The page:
Making the Bed
Eminent Charleston cabinetmaker Thomas Elfe (1719-1775) is often credited as the originator of the rice bed. While this cannot be substantiated, given Elfe’s enormous popularity and broad scope of exceptional work, his craftsmen undoubtedly did build versions of the furnishing.
A long grain rice native to Africa and Indonesia, Carolina Gold arrived in Charles Towne by 1685 and for centuries served as the backbone of the area’s economy.
Mattresses were originally made of goose down, straw, or a horsehair-like stuffing milled from the inner strands of Spanish moss. Unlike the rope supports found on many other beds of the time, rice beds employed wooden slats. Sheets were traditionally 100 percent cotton or Irish linen, a natural fiber made from the flax plant that was cool to the touch and lasted from generation to generation.
Rice beds were primarily designed to allow for better air circulation during steamy summers. The mattress frame is high off the ground, while the headboard is low and sometimes completely removable. Before air conditioning, beds were moved to the center of the room during hot weather for a cooler sleep. In winter, a bed could be “dressed”—draped with a canopy above and bed skirts below—for warmth.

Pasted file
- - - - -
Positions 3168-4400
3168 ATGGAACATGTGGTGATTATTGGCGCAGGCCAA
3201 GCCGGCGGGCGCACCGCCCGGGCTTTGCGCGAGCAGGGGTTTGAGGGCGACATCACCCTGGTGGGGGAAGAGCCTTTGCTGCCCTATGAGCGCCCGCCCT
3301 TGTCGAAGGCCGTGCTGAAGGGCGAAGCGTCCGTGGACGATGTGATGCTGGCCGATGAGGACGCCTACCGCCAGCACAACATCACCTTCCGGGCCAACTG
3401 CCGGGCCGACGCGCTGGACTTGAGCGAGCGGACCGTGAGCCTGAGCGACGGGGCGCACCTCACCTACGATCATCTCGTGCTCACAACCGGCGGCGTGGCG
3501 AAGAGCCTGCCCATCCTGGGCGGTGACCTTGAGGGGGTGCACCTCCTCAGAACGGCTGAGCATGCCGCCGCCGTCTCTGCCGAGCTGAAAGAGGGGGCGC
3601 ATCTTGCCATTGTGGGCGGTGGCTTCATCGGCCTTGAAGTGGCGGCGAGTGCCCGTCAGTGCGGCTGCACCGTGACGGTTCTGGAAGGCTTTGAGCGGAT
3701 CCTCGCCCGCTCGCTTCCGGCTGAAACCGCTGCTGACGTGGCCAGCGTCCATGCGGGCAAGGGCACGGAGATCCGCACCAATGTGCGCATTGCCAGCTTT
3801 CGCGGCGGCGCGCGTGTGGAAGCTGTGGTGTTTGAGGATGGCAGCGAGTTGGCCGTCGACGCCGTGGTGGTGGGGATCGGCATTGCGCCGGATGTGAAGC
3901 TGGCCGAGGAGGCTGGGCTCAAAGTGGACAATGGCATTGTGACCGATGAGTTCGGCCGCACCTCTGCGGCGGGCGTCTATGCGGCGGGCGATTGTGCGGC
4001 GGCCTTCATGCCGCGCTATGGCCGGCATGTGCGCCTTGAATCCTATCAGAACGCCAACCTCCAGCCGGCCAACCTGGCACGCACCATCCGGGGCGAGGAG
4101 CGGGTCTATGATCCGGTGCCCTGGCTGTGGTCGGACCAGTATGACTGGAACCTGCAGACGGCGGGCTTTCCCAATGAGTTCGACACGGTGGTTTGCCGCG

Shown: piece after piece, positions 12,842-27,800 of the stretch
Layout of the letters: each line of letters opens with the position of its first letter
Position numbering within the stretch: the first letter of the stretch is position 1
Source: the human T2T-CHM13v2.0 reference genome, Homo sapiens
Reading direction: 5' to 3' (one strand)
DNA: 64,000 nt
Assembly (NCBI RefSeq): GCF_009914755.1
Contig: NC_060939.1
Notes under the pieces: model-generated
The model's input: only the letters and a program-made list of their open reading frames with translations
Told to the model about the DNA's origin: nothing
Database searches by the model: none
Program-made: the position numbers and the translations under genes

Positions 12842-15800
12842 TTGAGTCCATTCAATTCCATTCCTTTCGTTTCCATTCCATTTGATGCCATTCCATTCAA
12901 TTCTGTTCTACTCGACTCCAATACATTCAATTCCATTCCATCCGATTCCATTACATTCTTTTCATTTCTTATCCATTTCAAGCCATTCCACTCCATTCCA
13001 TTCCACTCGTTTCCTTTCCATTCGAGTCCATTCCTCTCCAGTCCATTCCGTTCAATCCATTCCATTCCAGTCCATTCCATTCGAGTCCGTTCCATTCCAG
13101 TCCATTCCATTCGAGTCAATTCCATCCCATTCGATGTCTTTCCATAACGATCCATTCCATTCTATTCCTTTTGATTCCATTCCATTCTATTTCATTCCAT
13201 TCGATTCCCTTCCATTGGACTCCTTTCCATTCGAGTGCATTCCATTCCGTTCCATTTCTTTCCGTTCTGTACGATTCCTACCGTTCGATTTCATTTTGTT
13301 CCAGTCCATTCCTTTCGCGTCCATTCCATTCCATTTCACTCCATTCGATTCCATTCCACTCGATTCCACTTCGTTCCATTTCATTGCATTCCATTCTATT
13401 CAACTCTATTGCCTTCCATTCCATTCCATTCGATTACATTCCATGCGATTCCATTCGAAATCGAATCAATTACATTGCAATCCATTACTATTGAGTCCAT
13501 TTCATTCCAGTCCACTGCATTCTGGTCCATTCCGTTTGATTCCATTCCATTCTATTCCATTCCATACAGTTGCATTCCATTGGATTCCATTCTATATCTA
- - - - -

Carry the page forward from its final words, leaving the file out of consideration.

Snug from Bugs
While other four-poster beds have rails connecting the tops of the posts, rice beds do not (though in winter, a wooden frame called a tester was sometimes added to early versions, then draped with fabric). However, what did traditionally cover the bed was mosquito netting, a diaphanous material that kept the sleeper safe from mosquitoes, which carried malaria and yellow fever, called “summer fevers” in earlier times.
Mahogany was by far the wood of choice, though cherry was common, too. In his book Charleston Furniture, 1700-1825, the late Milby Burton wrote that so much mahogany was brought in from the Caribbean and South America for bed making that 18th-century cabinetmakers referred to imported mahogany as coming in “bed post” size.
A Step Up
Because rice bed mattresses are so high off the ground, bed steps are often used. They sometimes even double as storage areas, with the risers containing drawers or the steps opening on a hinge to reveal a cupboard inside.
Reproductions are today sold as ”Charleston rice beds” by furniture companies around the country—from big-time brands to traditional mom-and-pop craftsmen.